Humans of Tomorrowland: Just A Small Town Girl
Last year, Sensible Reason‘s own Kristen Grennan wrote a series of articles entitled “Humans of TomorrowWorld”. It showcased epic stories from travelers of Tomorrow who trekked to the inaugural year of USA’s version of Tomorrowland. With each story telling tales of courage, love, adventure, and camaraderie, it became a hit around the internet. Each piece wove a person’s unforgettable memories. For once, we heard what our fellow festival goers had to say about their feelings and experiences about the music festival, and went in depth on what those moments meant to them. This year, not only will Sensible Reason be returning for another batch of interviews from TomorrowWorld – but we’re journeying across the globe to the mother of all festivals to bring you “Humans of Tomorrowland”.
To start the series off, Sensible Reason’s Nicolette Lamela‘s quest to the EDM festival mecca:
Here in Texas, there isn’t much happening, especially towards the east of the gigantic state. In the little town of Rowlett, voted the most boring city to live in in Texas (a state that also holds 3 cities as most boring in all of USA) – the most fun you’ll have is driving down to the inner city and getting drunk at the same local bars, or dancing at the same bars with the same people you saw last weekend. The music festivals don’t frequent around these parts either – you’ve got four major electronic dance music festivals that make it in here: Lights All Night, Sun City Music Festival, Life in Color and Something Wicked. There are other music festivals that make their way in Texas like South By So What and Austin City Limits – but they’re not true blue EDM festivals. Yep, you can say living in Rowlett is a snooze fest all on its own.
I’ll never forget my first EDM festival. It was 2012 on a freezing December (well, by Texan standards) at Lights All Night in Dallas. About a week or so earlier, a friend from college who started photographing concerts told me about a festival she was going to take photos. It was supposed to be big. At that time, I wasn’t introduced to dance music, and like her, we weren’t sure what to expect. Confession: it was my first music festival – period. Nonetheless, our colleagues were freaking out over it, and I was extremely curious why it was being made such a big deal. In my head, I was picturing something like a continuous concert with people swaying to and fro with their hands in the air, just listening to each song and occasionally cheering. Look, I was a raised as a goody two shoes in the suburbs, I wasn’t sure was to imagine. Boy, was I wrong! It was insanity. Complete and utter chaos – people dancing all over the place, the bass shaking the stadium grounds, lights that grazed the crowd, and bigger than life DJs. I was instantly hooked to this culture.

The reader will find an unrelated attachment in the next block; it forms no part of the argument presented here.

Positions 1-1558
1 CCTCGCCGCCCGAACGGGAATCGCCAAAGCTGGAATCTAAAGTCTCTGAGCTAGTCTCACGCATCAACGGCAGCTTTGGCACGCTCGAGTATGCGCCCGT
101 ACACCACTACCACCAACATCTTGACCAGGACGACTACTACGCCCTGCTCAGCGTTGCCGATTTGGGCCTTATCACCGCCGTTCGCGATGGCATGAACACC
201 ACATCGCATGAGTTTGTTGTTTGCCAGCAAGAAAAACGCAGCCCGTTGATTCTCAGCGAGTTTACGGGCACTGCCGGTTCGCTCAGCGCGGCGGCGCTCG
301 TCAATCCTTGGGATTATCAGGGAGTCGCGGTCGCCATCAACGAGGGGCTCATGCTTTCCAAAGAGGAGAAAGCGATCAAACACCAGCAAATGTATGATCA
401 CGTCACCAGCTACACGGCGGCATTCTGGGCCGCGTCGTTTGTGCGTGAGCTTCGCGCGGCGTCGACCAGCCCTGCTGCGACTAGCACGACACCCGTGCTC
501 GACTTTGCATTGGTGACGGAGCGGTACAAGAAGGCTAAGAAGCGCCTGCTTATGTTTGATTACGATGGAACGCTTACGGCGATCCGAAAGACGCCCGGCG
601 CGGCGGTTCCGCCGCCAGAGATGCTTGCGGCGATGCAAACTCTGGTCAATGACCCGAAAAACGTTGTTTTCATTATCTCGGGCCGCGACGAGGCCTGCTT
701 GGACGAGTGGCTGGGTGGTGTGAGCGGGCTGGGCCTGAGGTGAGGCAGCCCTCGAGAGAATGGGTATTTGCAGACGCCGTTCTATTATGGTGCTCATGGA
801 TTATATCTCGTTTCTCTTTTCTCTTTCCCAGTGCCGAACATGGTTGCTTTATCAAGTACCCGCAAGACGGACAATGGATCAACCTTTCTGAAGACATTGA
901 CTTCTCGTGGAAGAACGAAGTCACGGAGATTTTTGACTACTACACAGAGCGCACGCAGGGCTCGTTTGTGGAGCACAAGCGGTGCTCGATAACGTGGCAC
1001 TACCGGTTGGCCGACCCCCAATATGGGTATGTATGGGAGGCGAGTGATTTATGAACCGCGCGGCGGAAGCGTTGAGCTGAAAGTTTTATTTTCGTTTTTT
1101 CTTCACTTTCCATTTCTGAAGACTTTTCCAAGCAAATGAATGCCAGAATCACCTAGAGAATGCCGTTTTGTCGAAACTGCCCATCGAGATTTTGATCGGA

At Lights All Night, I was granted a media pass and assisted my friend as she took photos. I wasn’t allowed to, but I occasionally snuck photos here and there for my own portfolio. I didn’t get into the photo pits or anywhere near the artists. My camera equipment was very basic (I only owned a camera for one photo class back in art school) with not so great lenses. Long story short – I began applying to music magazines the very next day.
After being rejected by a lot of them, one guy, my former editor-in-chief, saw my potential and hired me on to an online publication. With work and all, I put aside music festivals for a very long time – mostly because nothing was catching my eye…up until TomorrowWorld. It was the USA version of the legendary festival. Somehow, I got a photo pass to the event. I didn’t know I’d run into my now editor-in-chief and the creator of the original “Humans of TomorrowWorld”. It was at TomorrowWorld that my intense wanderlust emerged. It felt like I was Alice and this was my Wonderland. I’ve met all sorts of people from far distant lands…it was the most surreal event I’ve ever been a part of. It felt heartbreaking to have to leave. I remember on my flight home to Dallas, I kept looking out the window of the plane, reliving the first moment that shuttle drove into the fields of Tomorrow. It was on that plane ride, while I was editing photos, that I made a firm promise to myself to do whatever it takes to get to Tomorrowland next year. I had to be at Tomorrowland in 2014 no matter what. I wanted to be Alice one more time in Wonderland. I want to meet madhatters, smoking caterpillars, crazy queens, and chaseable rabbits, all the while basking in the colors and ambience. A painted, imagined world. It’s an addicting experience.
Here I am, still in Dallas – but in only 16 days, I’ll finally get make that promise I made and land in Belgium where I’ll make my global journey to Tomorrowland. It almost doesn’t feel real, that I’d be traveling across the ocean from my quiet, small town life, to experience the 10th anniversary of the renowned Tomorrowland. I’m counting down the days, wondering about all the people I’ll meet, the memories I’ll make, the bonds that will occur, and what this surreal festival will have to offer.
Look out for more stories of some larger than life characters we will be interviewing along the way. The tradition of bringing you tales of heartbreak, conquer, happiness (and at times, maybe a little insanity) will continue, as our writer and photographer travel the globe.